Twenty years ago, street-legal supermotos weren’t really ‘a thing.’ But in Europe, change was in the air—and the KTM Duke II was one of the catalysts. The rough-and-ready 625 cc single was huge fun on short trips, and helped set the template for future supermotos.
Over the past couple of years, custom supermotos have become more common, delivered by builders who value performance as much as aesthetics. And one of those builders is Garett Wilson of Dubstyle Designs in Colorado, USA.
“These Dukes have a cult following, but not many people really know them,” he says. “Google the things—they were nothing short of ugly!”
This Duke is Garett’s daily rider now, but he had a vision for a KTM street tracker years before he began this build. It gave him time to research and collect parts, so when the spanners started spinning, he had most of what he needed.
He started by ditching all the plastic and planning new bodywork. For inspiration, he turned to the past and the days when the bodywork of Austrian off-roaders was relatively conventional.
“I based the design on a 1979 KTM,” he reveals. “I’m also a fan of vans with side pipes, boat flake paint jobs, and girls with feathered bangs. So of course, I had to go with an old school, retro paint scheme.”
On a more serious note, Garett has two main goals with each bike build: make it lighter, and increase performance.
“My plan with every bike is to make it perform better,” he says. “The stock Duke II weighs 320 pounds dry—and even with a full tank of gas I was able to get this one down to 305 [138 kg].”
To level out the stance and proportions, Garett has swapped out the stock 17-inch mag wheels for 19-inch Sun rims. They’ve got Buchanan spokes laced to KTM hubs, and spacers machined to fit.
Durelle Racing lowered the high-spec WP suspension about two inches front and rear, and Garett machined up a set of fork guards on his lathe. He’s also painted the monoshock spring to match the rest of the bike.
A new subframe was fabbed up to follow the lines of the fiberglass tail section. “I also added material to the back of the tail section, making room to flush in the turn signals and LED tail lamp.”
Garett sourced the tank from a salvage yard, taking it off a 1978 Honda Hawk. He then had to narrow the front of the tank, so that the forks would still work lock-to-lock. “I also added clearance underneath the tank, to have room to mount some electronics.”
The headlight is set into a carbon fiber number plate; Garett added a couple of extended mounts to set the plate away from the forks, creating room for the lamp to be recessed behind the plate.
The Duke II is not short of performance, thanks to a strong power-to-weight ratio. But Garett’s boosted it a little further by improving the breathing.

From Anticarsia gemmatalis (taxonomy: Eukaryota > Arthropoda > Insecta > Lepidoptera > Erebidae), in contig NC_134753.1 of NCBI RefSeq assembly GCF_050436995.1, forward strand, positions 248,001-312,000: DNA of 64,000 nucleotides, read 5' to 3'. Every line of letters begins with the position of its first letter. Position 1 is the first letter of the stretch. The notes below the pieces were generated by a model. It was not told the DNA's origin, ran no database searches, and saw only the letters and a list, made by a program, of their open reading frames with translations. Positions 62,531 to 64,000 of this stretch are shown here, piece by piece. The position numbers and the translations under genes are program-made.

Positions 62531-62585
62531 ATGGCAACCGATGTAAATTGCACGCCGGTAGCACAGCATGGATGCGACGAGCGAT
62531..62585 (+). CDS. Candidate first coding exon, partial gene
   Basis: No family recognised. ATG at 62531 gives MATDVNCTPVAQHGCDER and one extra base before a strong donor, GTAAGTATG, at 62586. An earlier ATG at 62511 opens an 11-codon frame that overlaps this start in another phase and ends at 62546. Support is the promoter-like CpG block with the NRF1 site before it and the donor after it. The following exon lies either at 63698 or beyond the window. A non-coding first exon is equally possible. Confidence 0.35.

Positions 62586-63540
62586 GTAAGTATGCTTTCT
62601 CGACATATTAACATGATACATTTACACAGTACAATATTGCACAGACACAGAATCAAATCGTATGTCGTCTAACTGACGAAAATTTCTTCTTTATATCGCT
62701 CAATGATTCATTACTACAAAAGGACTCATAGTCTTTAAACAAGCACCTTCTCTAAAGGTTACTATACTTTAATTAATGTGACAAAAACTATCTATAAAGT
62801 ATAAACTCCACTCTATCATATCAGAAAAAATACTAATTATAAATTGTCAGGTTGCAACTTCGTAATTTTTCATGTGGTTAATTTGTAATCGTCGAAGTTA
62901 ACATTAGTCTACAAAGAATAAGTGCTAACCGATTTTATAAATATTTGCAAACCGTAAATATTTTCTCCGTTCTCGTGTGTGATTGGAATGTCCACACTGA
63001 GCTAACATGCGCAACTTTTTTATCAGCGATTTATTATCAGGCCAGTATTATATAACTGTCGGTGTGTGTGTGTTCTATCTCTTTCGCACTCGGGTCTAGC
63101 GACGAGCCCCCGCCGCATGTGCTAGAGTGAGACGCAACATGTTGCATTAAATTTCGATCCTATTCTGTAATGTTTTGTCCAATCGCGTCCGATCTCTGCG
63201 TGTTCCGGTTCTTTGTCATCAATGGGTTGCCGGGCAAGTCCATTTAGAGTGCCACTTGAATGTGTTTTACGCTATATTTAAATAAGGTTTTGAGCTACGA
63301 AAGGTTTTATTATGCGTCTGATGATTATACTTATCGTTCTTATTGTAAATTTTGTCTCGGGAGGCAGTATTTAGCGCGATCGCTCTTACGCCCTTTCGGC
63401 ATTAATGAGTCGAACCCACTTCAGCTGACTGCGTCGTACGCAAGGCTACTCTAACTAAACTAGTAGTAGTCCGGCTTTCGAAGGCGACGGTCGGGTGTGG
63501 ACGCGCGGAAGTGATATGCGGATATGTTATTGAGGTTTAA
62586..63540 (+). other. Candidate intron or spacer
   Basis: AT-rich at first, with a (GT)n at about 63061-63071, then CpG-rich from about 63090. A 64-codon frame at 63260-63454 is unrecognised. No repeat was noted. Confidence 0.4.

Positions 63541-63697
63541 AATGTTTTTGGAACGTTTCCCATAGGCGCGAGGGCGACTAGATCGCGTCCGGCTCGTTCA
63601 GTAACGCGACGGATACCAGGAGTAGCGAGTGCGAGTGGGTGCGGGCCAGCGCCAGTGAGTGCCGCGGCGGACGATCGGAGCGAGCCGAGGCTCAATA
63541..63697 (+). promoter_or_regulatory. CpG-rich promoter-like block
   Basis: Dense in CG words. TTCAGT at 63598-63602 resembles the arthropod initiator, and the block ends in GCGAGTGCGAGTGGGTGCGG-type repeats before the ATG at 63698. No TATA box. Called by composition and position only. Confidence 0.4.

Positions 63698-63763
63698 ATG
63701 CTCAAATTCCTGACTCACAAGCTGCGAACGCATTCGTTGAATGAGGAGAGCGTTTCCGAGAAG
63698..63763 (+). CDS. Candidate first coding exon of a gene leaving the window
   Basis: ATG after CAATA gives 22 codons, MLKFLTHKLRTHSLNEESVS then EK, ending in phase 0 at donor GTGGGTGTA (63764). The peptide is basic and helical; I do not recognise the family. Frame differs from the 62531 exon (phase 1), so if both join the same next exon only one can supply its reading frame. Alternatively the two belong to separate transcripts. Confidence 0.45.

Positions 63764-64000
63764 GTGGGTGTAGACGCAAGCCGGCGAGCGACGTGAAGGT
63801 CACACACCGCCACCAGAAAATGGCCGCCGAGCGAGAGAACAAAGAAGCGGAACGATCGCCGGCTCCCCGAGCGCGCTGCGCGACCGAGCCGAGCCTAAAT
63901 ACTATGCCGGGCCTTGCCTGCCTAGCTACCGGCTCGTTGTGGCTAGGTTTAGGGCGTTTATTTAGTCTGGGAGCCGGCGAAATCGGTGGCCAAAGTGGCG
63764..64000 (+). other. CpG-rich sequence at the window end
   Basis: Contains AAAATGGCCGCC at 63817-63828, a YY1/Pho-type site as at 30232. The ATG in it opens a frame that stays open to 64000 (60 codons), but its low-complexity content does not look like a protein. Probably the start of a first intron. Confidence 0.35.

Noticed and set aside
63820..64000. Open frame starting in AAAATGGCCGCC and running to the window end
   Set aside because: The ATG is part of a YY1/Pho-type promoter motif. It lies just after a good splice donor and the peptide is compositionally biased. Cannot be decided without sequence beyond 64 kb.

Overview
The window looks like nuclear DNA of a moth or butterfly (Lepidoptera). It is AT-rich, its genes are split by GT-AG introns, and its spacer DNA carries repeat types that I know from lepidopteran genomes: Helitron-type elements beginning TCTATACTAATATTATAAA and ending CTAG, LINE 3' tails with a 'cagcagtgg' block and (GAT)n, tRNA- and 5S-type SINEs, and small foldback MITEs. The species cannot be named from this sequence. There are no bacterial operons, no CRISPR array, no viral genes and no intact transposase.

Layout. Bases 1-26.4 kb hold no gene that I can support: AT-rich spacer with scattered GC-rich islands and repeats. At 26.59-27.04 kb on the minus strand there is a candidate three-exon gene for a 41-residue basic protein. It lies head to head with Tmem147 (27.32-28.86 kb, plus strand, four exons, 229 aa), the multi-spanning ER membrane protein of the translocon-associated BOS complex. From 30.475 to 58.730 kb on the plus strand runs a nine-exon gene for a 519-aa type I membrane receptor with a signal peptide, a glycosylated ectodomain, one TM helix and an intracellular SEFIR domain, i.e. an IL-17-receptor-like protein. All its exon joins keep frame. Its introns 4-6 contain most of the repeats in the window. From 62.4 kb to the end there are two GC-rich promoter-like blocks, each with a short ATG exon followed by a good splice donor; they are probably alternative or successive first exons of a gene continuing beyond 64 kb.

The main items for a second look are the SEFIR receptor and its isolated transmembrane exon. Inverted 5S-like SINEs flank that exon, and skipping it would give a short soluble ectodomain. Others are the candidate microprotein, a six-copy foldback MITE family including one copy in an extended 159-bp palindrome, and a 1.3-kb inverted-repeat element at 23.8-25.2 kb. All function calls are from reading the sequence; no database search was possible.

“On the four-stroke bikes I build, I like using exhaust cans designed for the Yamaha R6,” he says. “So I paired an FMF Apex muffler with a Megabomb header, and fitted them together with stainless steel. Combine that with the Keihin 41mm FCR carb, and further into the RPM range the Duke pulls a lot harder.”
Cooling down the motor proved to be trickier. “I took a tape measure to the salvage yard and measured a lot of different radiators, to find one that would fit between my forks and the new tank,” says Garett.
“It took a while to find one that would give me enough capacity without being an eyesore.” He finally settled on an aftermarket aluminum radiator from an old Honda Magna.
Dan White handled the paint. “He kills it on my paint jobs every time—he’s super meticulous, and will do whatever it takes to make the paint perfect. All the graphics on this KTM are painted on,” Garett reveals. “But after taping off the tank I should have unmasked it sooner.”
“By the time I took the tape off, the humidity had created some surface rust on the inside of the tank. So the night before I had to have the bike running, I had it soaking in some as-seen-on-TV rust remover!”
“The next morning I was butt naked in the shower with my freshly painted gas tank while I flushed it out. It’s environmentally safe, nobody freak out—but that’s one story I never did tell my painter!”
We reckon the Duke is close to perfection, and Garett is reasonably satisfied. “With each build I’m trying to class it up a bit to make a more ‘finished’ product. I build my bikes out of the home garage so there are always challenges.”
“#1 on that list is my 5-year-old Cam, who is obsessed with tools—and he helps by snagging all of the 10 and 13mm sockets he can get hold of!”
“My favorite thing about the Duke is that it’s always ready to go,” Garett says. “I ride it to work every day that Colorado lets me. It’s got the right stance, it sounds mean as hell, and just rides nice—which to me is the whole point of having a motorcycle.”
“If I build something that looks crazy but is unrideable, then what’s the point?”
Published at Tue, 11 Feb 2020 17:01:22 +0000